U.S. Army Leads the Way on Gaza Maritime Aid Mission

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10-Mar-2024

The U.S. military has dispatched the first vessel of its newly-announced plan to build a temporary pier in Gaza – and it isn’t a Navy vessel. The U.S. Army landing craft Gen. Frank S. Besson has departed Virginia for the Eastern Mediterranean, less than 36 hours after President Joe Biden formally announced the aid initiative. 

At 270 feet, Gen. Besson is one of the Army’s biggest powered vessels. It has a range sufficient for ocean crossings, but can also deliver 15 main battle tanks or 80 TEU worth of cargo to the beach. Its shallow 12-foot draft and bow ramp are designed for over-the-shore deliveries, and its stern ramp gives it a unique drive-through capability. The Navy does not have a similar seagoing landing vessel in its inventory, though the Marine Corps would like it to procure one. 

Besson with stern ramp down (Images courtesy U.S. Army)

The Besson is part of a mission to establish a Joint Logistics Over The Shore (JLOTS) operation in Gaza to alleviate the growing risk of famine. Israel has restricted the options aid convoy border crossings while its military operations are under way, and all Gazans face varying degrees of malnutrition after four months of combat-related control measures. The pier will circumvent these land-side limitations on access, relieving some of the political pressure on the White House to act.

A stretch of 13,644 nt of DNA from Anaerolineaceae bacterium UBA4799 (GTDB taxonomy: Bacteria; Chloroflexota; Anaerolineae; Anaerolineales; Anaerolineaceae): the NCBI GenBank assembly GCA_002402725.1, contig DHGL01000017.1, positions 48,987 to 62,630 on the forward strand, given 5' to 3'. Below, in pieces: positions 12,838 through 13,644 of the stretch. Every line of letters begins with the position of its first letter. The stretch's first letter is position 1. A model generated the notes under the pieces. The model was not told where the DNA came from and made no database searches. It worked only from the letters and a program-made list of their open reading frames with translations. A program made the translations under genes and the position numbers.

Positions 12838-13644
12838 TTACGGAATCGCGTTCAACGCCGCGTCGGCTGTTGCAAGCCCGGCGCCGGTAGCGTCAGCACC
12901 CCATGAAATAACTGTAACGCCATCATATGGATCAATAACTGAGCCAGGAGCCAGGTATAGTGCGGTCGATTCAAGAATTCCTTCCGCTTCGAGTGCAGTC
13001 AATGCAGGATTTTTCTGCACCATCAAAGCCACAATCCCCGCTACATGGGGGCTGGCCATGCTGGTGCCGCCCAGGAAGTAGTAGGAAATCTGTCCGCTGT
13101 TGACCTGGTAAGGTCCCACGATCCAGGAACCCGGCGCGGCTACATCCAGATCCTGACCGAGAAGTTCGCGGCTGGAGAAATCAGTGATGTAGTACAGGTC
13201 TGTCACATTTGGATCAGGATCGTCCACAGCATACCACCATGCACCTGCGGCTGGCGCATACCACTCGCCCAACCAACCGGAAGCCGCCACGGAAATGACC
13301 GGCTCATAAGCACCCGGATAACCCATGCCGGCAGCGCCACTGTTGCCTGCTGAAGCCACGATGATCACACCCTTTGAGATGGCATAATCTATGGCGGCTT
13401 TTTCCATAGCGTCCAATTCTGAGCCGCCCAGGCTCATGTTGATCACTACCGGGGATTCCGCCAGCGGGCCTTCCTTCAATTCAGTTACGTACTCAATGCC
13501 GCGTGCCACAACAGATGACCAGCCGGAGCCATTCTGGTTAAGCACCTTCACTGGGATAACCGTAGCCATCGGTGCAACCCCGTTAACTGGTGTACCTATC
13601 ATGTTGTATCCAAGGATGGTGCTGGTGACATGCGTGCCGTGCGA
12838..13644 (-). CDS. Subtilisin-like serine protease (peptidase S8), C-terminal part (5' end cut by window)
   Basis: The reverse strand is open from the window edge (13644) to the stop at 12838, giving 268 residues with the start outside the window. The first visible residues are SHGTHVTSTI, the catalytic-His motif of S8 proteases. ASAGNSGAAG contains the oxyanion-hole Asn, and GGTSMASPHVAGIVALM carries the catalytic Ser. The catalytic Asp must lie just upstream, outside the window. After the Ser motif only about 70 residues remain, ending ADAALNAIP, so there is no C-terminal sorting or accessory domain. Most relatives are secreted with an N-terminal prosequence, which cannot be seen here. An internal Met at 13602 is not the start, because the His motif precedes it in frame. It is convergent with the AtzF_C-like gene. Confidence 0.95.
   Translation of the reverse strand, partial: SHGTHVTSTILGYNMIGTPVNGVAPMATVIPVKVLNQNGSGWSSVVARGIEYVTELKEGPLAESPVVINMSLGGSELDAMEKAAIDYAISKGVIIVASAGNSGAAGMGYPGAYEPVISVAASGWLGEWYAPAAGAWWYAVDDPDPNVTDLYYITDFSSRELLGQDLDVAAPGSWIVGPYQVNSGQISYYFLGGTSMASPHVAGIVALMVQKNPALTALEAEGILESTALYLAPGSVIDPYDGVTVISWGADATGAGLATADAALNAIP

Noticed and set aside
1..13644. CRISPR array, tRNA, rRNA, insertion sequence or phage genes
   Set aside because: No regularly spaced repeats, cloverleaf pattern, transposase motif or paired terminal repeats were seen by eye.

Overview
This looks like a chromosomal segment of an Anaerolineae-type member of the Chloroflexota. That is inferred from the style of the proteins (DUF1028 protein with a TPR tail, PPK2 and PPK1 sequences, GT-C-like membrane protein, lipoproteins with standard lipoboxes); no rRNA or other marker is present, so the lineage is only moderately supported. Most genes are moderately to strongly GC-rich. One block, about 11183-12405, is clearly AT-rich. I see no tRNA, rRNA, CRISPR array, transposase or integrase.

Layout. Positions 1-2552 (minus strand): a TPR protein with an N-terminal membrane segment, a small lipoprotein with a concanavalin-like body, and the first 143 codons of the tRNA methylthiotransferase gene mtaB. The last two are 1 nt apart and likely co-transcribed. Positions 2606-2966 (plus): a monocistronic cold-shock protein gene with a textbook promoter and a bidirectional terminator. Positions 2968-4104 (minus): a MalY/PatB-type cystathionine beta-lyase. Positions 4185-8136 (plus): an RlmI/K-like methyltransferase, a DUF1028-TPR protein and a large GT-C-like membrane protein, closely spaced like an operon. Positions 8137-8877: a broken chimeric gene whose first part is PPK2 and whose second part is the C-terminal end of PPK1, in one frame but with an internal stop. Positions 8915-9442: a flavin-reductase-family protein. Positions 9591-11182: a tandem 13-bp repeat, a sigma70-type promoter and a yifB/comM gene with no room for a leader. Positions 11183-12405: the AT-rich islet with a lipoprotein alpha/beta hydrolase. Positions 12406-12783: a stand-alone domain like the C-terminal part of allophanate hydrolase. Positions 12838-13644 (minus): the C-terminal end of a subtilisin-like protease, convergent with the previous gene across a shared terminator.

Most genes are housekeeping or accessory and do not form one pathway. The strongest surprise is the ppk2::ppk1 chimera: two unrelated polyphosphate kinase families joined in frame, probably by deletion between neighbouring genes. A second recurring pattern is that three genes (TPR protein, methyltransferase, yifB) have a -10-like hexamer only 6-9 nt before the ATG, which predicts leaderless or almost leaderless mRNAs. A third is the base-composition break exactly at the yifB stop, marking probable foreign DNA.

JLOTS involves using floating bridge sections to build a working cargo pier (or Trident Pier) from an unimproved beachhead. It draws on the capabilities of civilian-crewed Military Sealift Command, the Navy’s beach master units, the Seabees and the assault craft community. The Israeli military will be assisting with the shoreside portion of the operation, according to the White House. 

The Army’s landing ships can deliver construction equipment to shore in order to establish a beachhead, and the service intends to expand on that capability. In the years ahead, the Army plans to acquire a much larger 400-foot Maneuver Support Vessel – Heavy (MSV-H). With a payload of up to 175 soldiers and their equipment, it would have more than twice the capacity of the Marine Corps’ proposed Landing Ship-Medium (LSM).  

The LSM is designed to perform the same mission as the Besson, but the program is “late to need,” Deputy Commandant of the Marine Corps Lt. Gen. Karsten Heckl told Defense News last week. The Marine Corps’ oceangoing amphib fleet can also perform the same ship-to-shore function with hovercraft and landing craft, but many of these ships are in need of repair or replacement to maintain readiness. The remaining force is stretched thin, according to the service: the three amphibs and 2,000 Marines of the Bataan Amphibious Ready Group (ARG) were off Gaza until last week, but left just days before the Gaza aid mission was announced. They had been deployed for eight months and there will be no immediate replacement for an amphibious force in the Eastern Mediterranean. 

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